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Everything About: Investing in a "Turnkey" Property

Feb 18, 2024 By Triston Martin


If an investor is investing in a "turnkey" property, they need only show up, put the new key in the new lock, and turn it to get access to their newly renovated property. It would be great if it were always the case. All critical systems SHOULD have been inspected, appropriately repaired, replaced, or at the very least inspected and determined to be in good operating order with at least a few years of life left before they need to be replaced. These include plumbing, electrical work, heating, ventilation, air conditioning, and roofing.

Moreover, if the flooring, finishes, worktops, door hardware, and faucets aren't up to par, they should have been replaced. Potential buyers often hear about real estate investors who have flipped tens or hundreds of thousands of homes with no failures. Can we be sure that this is still the case? Yes, but only up to a point. All around the United States, prospective buyers can still find fully functional homes. Much more than you could ever hope to learn about or afford.

How a Turnkey Property Works

After the housing market crashed in 2007 and 2008, making it cheaper to buy than to rent in much of the United States, the demand for turnkey properties skyrocketed. Indeed, buying is 30% cheaper than renting nationally and considerably less expensive in several low-cost-of-living locales. Investors in cities like New York, where the cost of property is high, can diversify their portfolios by purchasing rental properties in less expensive parts of the country and then employing property managers to handle tenant relations. At the same time, the investors do nothing but reap the financial benefits.

What To Look For In A Turnkey Property

It is essential to know what to look for in turnkey investment properties, including possible red flags, because of the high level of trust in a turnkey property company, often from a distance. Finding a turnkey property in a dynamic market with a large tenant pool and promising rental returns is ideal for investors. As reported by Think Realty, Macon, Ohio, Toledo, Michigan, and Pittsburgh, Pennsylvania, are among the top rental markets this year. Average rental returns from single-family homes, local industry and employment growth, local housing affordability, and historical performance all played a role in selecting these markets. A solid rental population in a market can convince investors that the market is an excellent place to spend their money.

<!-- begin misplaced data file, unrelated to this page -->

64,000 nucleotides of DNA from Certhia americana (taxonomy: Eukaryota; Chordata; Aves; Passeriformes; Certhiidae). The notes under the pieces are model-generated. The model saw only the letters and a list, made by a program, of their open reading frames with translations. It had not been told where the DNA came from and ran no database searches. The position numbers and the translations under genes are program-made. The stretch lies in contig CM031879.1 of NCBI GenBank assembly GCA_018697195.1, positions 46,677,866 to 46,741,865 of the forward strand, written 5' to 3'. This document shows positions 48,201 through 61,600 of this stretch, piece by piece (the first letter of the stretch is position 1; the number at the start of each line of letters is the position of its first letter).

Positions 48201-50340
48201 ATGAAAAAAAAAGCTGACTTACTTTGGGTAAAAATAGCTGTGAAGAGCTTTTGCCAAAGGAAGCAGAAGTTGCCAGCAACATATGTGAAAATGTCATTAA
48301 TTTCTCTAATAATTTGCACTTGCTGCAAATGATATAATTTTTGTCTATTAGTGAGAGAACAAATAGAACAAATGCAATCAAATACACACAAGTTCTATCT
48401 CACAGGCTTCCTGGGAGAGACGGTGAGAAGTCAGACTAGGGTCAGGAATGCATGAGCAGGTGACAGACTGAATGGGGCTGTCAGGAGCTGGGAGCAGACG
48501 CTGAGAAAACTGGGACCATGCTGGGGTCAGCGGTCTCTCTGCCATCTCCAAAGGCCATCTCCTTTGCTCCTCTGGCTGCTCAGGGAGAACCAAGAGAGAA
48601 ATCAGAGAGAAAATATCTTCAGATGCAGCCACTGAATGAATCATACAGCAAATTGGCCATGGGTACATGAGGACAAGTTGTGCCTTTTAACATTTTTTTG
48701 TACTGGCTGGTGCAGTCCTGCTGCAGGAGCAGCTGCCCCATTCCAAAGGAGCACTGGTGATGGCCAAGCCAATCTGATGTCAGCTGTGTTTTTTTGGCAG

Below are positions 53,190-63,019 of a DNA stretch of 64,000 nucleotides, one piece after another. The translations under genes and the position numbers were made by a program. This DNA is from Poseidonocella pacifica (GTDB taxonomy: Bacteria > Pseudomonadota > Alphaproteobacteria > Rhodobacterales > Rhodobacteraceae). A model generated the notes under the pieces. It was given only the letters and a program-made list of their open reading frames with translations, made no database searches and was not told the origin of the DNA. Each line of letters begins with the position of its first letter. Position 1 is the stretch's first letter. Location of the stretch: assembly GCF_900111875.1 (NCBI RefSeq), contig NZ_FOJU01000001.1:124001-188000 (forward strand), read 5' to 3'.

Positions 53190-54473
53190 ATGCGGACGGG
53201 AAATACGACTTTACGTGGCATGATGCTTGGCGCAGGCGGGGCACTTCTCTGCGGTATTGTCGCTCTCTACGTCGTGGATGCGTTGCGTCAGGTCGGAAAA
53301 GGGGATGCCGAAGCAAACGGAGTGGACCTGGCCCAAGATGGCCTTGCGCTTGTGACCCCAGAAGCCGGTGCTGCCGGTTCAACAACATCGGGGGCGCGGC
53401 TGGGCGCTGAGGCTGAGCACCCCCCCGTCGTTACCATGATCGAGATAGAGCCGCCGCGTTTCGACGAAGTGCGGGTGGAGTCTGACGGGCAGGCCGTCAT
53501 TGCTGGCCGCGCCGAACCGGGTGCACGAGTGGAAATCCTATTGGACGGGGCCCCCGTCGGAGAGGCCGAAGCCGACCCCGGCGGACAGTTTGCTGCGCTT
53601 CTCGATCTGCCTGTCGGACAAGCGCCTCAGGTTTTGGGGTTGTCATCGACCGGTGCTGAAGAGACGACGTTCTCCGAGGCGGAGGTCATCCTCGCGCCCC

Where Can I Find Turnkey Rental Properties?

Here are some sites to begin your search for turnkey properties if you're interested in long-distance real estate investing.


Roofstock's popularity has skyrocketed, and for a good reason. In this way, Roofstock facilitates remote real estate investment in a way that is both accessible and manageable. Before listing a property, they get it inspected by an independent third party and provide a wealth of information about it to potential buyers and investors.

Corporate Turnkey Property Sellers

Larger businesses are increasingly interested in turnkey property investing and catering to out-of-town real estate investors. For instance, Norada Real Estate has properties in multiple states, including the South and Midwest. Some companies that specialise in renting out properties also provide buyer financing. Norada, in many transactions, will offer seller finance.

Pros Of Turnkey Properties

The property is in move-in-ready condition. Attracting a tenant should be a relatively smooth procedure. The property should require little in the way of maintenance or upgrades. Some turnkey properties may have reduced repair expenditures in the first few years since they have recently been refurbished. This might mean much money coming in for the first several years.

Cons Of Turnkey Properties

In real estate investing, turnkey properties are not always the most cost-effective option. The frequent need for maintenance and repair is usually to blame for this. A more significant down payment combined with the higher price of a turnkey house leaves little room for extra equity. Some investors who would instead make the repairs themselves will tell you there are "no deals" in this market.

Should You Invest in a Turnkey Property?

Even though turnkey properties simplify the process, numerous variables must be considered before making a final decision. One of the biggest dangers you face as an investor is having to evict renters who don't pay their rent, so be careful to set it up ahead of time. Don't only rely on photographs and descriptions offered by sellers and brokers; go check out some bargains in person.


A common feature of turnkey properties is that they have recently undergone maintenance and repair. The purchase of prefabricated homes that are ready to be moved into is a common investment strategy today. New owners rent out most property after purchase.

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